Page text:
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Illegal traps

As a condition of the CR1 trapping licence the Environment Agency dictates the maximum size for entrance apertures on traps at 95mm. This restriction is to prevent larger creatures, especially otters, from entering the traps. However, due to various quirks in UK law, tens of thousands of crayfish traps with larger (illegal) entrances have been sold in recent years across the UK. 
It seems that illegal-to-use traps can be sold  openly and the onus is on the purchaser to know the law and not to use them. With so much effort and expense put into conserving and reintroducing otters it seems strange, yet typical, how UK trade law effectively leaves the ultimate fate of our otter population in the hands of a few fishing-tackle importers. 
The NICT are assured by one leading importer that they have, at last, adjusted the sizes to comply with environmental concerns and we hope that the others do the same.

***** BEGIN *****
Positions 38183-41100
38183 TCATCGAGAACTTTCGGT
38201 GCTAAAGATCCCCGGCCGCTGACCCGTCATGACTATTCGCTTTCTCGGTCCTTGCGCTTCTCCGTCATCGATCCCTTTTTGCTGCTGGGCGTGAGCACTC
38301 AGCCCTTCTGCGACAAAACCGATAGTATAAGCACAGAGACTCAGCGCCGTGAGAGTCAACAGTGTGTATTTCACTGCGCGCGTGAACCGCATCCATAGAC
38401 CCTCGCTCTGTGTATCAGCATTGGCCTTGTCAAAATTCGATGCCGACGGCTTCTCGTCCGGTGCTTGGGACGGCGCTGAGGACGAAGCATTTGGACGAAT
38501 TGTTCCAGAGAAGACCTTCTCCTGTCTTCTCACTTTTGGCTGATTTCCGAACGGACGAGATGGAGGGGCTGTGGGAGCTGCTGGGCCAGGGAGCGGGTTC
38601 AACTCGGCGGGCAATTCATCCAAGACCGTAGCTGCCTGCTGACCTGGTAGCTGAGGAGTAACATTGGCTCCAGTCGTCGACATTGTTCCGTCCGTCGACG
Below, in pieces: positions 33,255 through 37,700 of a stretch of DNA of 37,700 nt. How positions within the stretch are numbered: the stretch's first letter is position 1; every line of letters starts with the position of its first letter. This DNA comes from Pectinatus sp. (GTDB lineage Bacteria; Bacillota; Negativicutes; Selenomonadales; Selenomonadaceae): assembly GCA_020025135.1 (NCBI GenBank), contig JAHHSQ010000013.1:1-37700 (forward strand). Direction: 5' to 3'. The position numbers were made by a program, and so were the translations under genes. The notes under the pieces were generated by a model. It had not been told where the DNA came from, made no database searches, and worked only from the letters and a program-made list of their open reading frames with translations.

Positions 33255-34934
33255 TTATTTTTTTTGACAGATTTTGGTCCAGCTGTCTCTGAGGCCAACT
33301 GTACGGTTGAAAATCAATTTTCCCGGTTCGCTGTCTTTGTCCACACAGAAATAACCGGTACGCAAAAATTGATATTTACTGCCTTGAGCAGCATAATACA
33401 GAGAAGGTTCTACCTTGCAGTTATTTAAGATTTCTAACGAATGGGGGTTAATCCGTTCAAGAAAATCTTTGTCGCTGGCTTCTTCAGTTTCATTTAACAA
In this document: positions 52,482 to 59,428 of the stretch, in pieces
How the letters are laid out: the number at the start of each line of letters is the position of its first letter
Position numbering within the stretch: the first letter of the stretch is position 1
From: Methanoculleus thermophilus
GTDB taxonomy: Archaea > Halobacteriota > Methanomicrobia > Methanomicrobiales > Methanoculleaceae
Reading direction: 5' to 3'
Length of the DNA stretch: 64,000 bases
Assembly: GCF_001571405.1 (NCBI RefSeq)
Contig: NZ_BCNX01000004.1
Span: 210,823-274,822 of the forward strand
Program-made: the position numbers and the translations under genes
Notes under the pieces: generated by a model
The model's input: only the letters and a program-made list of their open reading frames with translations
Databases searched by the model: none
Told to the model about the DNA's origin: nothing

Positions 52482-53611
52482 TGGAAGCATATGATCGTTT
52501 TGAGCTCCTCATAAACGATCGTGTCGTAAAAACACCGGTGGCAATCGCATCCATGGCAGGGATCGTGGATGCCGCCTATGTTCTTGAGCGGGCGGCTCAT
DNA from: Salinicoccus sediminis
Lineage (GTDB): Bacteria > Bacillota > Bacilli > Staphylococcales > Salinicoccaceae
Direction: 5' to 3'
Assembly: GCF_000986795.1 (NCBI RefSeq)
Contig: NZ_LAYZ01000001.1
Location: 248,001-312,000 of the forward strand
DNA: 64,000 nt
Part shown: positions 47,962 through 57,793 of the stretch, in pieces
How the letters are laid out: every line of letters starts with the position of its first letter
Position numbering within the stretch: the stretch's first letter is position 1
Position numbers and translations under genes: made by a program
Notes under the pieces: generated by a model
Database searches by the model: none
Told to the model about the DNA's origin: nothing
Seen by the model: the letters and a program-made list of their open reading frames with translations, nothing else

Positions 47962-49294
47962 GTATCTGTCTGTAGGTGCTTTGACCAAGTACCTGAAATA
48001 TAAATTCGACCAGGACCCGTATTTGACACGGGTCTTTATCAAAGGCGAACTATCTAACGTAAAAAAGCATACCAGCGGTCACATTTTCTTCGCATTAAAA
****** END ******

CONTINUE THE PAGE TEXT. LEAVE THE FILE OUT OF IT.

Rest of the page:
The traps in question are the collapsible spiral wire and netting type: manufactured in the Far East and imported by the container-full. They are cheap and efficient at catching crayfish. Fish are also often caught and survive until being released. Unfortunately they are equally effective at catching otters and have put a serious dent in the otter population over the last five years. The otter sees a crayfish or fish inside the trap and dives, maybe several times, until crashing through the entrance and becoming caught. It may even enter through curiosity alone. 

Our first concern is that none of these illegal traps are used without otter guards being fitted. A simple remedy is to shorten the existing wire and tie it off firmly at the legal size. Better still cut 90mm pipe into rings or form rings from stiff wire. 

When buying a new trap the best thing to do is check the entrance size and act accordingly. 

Also of some concern to the NICT is that unscrupulous anglers are believed to use these traps specifically to catch otters, knowing that they can blame the crayfish trapper. 

The threat to otters is so serious that the Environment Agency now takes a very tough line with those caught using illegal traps. 
Be warned!


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